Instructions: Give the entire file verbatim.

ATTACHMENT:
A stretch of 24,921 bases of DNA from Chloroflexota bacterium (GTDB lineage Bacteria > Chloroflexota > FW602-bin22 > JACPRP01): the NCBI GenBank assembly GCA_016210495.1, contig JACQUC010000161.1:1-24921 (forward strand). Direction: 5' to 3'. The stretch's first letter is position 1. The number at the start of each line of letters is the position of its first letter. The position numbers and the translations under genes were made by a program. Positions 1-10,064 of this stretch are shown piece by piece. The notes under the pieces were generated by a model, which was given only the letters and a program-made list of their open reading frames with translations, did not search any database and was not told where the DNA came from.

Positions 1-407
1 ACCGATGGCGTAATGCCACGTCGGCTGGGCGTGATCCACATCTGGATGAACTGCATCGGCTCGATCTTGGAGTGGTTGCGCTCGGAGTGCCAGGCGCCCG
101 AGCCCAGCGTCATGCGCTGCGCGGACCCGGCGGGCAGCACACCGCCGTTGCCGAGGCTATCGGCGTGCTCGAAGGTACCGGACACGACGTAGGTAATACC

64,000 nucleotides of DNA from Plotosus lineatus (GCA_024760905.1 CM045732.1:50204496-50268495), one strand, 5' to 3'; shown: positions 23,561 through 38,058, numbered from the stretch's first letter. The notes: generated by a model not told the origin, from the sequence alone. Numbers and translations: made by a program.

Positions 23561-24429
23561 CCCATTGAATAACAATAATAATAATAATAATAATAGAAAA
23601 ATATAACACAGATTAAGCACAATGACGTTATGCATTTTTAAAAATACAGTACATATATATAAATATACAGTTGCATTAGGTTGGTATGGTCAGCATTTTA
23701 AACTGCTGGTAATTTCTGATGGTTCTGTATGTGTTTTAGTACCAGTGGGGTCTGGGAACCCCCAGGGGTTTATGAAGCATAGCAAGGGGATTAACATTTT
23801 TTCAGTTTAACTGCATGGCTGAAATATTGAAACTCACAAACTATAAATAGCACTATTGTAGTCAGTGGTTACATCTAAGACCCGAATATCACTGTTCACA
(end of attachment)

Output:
A stretch of 24,921 bases of DNA from Chloroflexota bacterium (GTDB lineage Bacteria > Chloroflexota > FW602-bin22 > JACPRP01): the NCBI GenBank assembly GCA_016210495.1, contig JACQUC010000161.1:1-24921 (forward strand). Direction: 5' to 3'. The stretch's first letter is position 1. The number at the start of each line of letters is the position of its first letter. The position numbers and the translations under genes were made by a program. Positions 1-10,064 of this stretch are shown piece by piece. The notes under the pieces were generated by a model, which was given only the letters and a program-made list of their open reading frames with translations, did not search any database and was not told where the DNA came from.

Positions 1-407
1 ACCGATGGCGTAATGCCACGTCGGCTGGGCGTGATCCACATCTGGATGAACTGCATCGGCTCGATCTTGGAGTGGTTGCGCTCGGAGTGCCAGGCGCCCG
101 AGCCCAGCGTCATGCGCTGCGCGGACCCGGCGGGCAGCACACCGCCGTTGCCGAGGCTATCGGCGTGCTCGAAGGTACCGGACACGACGTAGGTAATACC

64,000 nucleotides of DNA from Plotosus lineatus (GCA_024760905.1 CM045732.1:50204496-50268495), one strand, 5' to 3'; shown: positions 23,561 through 38,058, numbered from the stretch's first letter. The notes: generated by a model not told the origin, from the sequence alone. Numbers and translations: made by a program.

Positions 23561-24429
23561 CCCATTGAATAACAATAATAATAATAATAATAATAGAAAA
23601 ATATAACACAGATTAAGCACAATGACGTTATGCATTTTTAAAAATACAGTACATATATATAAATATACAGTTGCATTAGGTTGGTATGGTCAGCATTTTA
23701 AACTGCTGGTAATTTCTGATGGTTCTGTATGTGTTTTAGTACCAGTGGGGTCTGGGAACCCCCAGGGGTTTATGAAGCATAGCAAGGGGATTAACATTTT
23801 TTCAGTTTAACTGCATGGCTGAAATATTGAAACTCACAAACTATAAATAGCACTATTGTAGTCAGTGGTTACATCTAAGACCCGAATATCACTGTTCACA